“Every time, when I got myself into position to jump, I felt a flash of disbelief that I was doing anything so perilous. But I always jumped. Otherwise I would have lost face with Phineas, and that would have been unthinkable,” (Knowles, 34).
These quotes explain and support my idea of Gene being insecure because in the first quote, even though he knows what he is about to do is completely crazy and insane, he still does it because Phineas told him to do it, and the thought of Phineas controlling him still doesn’t stop him from doing it. In the second quote, it’s just about the same idea as the first one, but with more traces of his insecurity and competitive spirit that only seems to rise when Phineas is involved. He thinks that being less than him or having anyone think that he was below Phineas was completely out of question and he wouldn’t allow it, as he wouldn’t want to be seen as cowardly or that he was a buzzkill.
The last attribute that Gene has is that he is a coward. Not specifically in the way of him being scared to jump off the tree or to do anything risky, but the fact that he has never said no to Phineas when he tells him to do those things and has never once gone too far in his questioning. Gene doesn’t stand up for himself or protest because if he loses Phineas, he loses everything. He’s scared of being a nobody and of not having Phineas by his side to protect him and leech off of. He constantly needs him there and will never do anything that goes against him in fear of Phineas leaving, which means Gene no longer as his peace of feeling like he is one with him. “I went along; I never missed a meeting.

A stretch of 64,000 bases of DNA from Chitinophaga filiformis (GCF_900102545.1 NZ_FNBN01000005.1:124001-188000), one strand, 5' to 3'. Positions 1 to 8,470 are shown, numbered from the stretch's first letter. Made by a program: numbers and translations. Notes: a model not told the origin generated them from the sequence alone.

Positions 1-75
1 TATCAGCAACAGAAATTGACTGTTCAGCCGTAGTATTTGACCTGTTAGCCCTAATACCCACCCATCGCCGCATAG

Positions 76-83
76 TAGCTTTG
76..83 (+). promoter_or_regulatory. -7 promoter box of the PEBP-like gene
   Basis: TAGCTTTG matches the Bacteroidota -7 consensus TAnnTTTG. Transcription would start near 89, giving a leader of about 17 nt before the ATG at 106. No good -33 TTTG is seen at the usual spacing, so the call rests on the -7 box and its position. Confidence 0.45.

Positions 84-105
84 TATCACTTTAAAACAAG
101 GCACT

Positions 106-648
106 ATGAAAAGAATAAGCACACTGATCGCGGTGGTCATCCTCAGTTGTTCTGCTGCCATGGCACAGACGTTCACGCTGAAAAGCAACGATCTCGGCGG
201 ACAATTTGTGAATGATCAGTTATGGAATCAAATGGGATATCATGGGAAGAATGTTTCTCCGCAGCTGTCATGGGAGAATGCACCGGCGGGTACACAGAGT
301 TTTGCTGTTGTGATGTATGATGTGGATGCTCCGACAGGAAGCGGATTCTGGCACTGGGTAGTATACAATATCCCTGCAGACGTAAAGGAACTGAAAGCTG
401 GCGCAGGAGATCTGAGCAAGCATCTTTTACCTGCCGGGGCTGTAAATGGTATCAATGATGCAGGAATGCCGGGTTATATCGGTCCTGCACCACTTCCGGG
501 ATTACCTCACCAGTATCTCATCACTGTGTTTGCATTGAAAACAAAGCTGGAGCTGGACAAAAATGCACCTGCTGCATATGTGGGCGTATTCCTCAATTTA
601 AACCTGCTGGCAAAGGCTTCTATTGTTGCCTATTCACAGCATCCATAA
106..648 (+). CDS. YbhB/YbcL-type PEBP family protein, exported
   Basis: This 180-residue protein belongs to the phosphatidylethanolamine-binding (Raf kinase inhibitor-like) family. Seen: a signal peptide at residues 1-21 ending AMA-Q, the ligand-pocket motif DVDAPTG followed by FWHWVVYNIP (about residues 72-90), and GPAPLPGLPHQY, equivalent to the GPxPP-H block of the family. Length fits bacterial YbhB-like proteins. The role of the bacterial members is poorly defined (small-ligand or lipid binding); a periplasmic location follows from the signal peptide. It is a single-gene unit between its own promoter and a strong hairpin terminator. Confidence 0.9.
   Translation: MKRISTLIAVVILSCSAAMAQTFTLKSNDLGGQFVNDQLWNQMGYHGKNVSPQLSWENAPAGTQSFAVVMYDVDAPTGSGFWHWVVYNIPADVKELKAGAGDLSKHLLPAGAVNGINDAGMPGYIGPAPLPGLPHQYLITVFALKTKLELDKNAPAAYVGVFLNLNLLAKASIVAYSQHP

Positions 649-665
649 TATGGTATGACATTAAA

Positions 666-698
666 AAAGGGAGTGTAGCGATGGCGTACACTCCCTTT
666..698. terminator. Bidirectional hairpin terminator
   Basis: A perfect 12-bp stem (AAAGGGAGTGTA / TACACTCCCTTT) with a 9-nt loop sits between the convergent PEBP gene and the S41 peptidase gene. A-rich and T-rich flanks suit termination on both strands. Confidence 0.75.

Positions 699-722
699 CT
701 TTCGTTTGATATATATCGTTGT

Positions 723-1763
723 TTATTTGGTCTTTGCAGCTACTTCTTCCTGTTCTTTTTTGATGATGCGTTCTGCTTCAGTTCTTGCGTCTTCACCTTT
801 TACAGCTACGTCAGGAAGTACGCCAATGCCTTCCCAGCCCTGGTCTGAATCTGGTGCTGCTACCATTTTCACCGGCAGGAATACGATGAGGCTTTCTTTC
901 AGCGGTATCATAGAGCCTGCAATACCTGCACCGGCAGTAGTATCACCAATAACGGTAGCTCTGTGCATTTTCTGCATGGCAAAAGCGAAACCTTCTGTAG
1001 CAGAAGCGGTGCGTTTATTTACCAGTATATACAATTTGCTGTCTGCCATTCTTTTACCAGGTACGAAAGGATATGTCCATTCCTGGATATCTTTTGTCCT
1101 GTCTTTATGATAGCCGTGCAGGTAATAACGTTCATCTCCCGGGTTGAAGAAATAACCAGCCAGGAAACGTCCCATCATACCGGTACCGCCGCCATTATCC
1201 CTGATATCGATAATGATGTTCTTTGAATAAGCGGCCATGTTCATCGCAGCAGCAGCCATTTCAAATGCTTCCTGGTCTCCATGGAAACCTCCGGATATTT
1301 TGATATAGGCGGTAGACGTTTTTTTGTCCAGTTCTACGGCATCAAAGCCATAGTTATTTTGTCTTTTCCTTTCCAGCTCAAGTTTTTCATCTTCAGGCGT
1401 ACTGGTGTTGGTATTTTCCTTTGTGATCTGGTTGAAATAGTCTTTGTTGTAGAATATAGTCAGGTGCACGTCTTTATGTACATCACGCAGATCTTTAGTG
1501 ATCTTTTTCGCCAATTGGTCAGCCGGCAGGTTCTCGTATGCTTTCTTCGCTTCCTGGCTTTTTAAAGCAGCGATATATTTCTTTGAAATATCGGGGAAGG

At that time it would have never occurred to me to say, “I don’t feel like it tonight,” which was the plain truth every night,” (Knowles, 34). “Going there risked expulsion, destroyed the studying that I was going to do for an important test the next morning, blasted the reasonable amount of order I wanted to maintain in my life, and it also involved the kind of long, labored bicycle ride I hated. “All right,” I said,” (Knowles, 46). These two quotes represent how even if he thought the consequences of his actions and even his own feelings, he was always too weak to speak up, all to maintain his out of control and toxic friendship. Phineas has stated before that he would do anything for Gene, so naturally, Gene decided that he would do the same for him, but it has gotten to the point of where it is unhealthy. He feels too small to tell Phineas his real thoughts, all because if he does, that might be the breaking point in their relationship. Phineas is his idol, and Gene is just a weak and cowardly follower.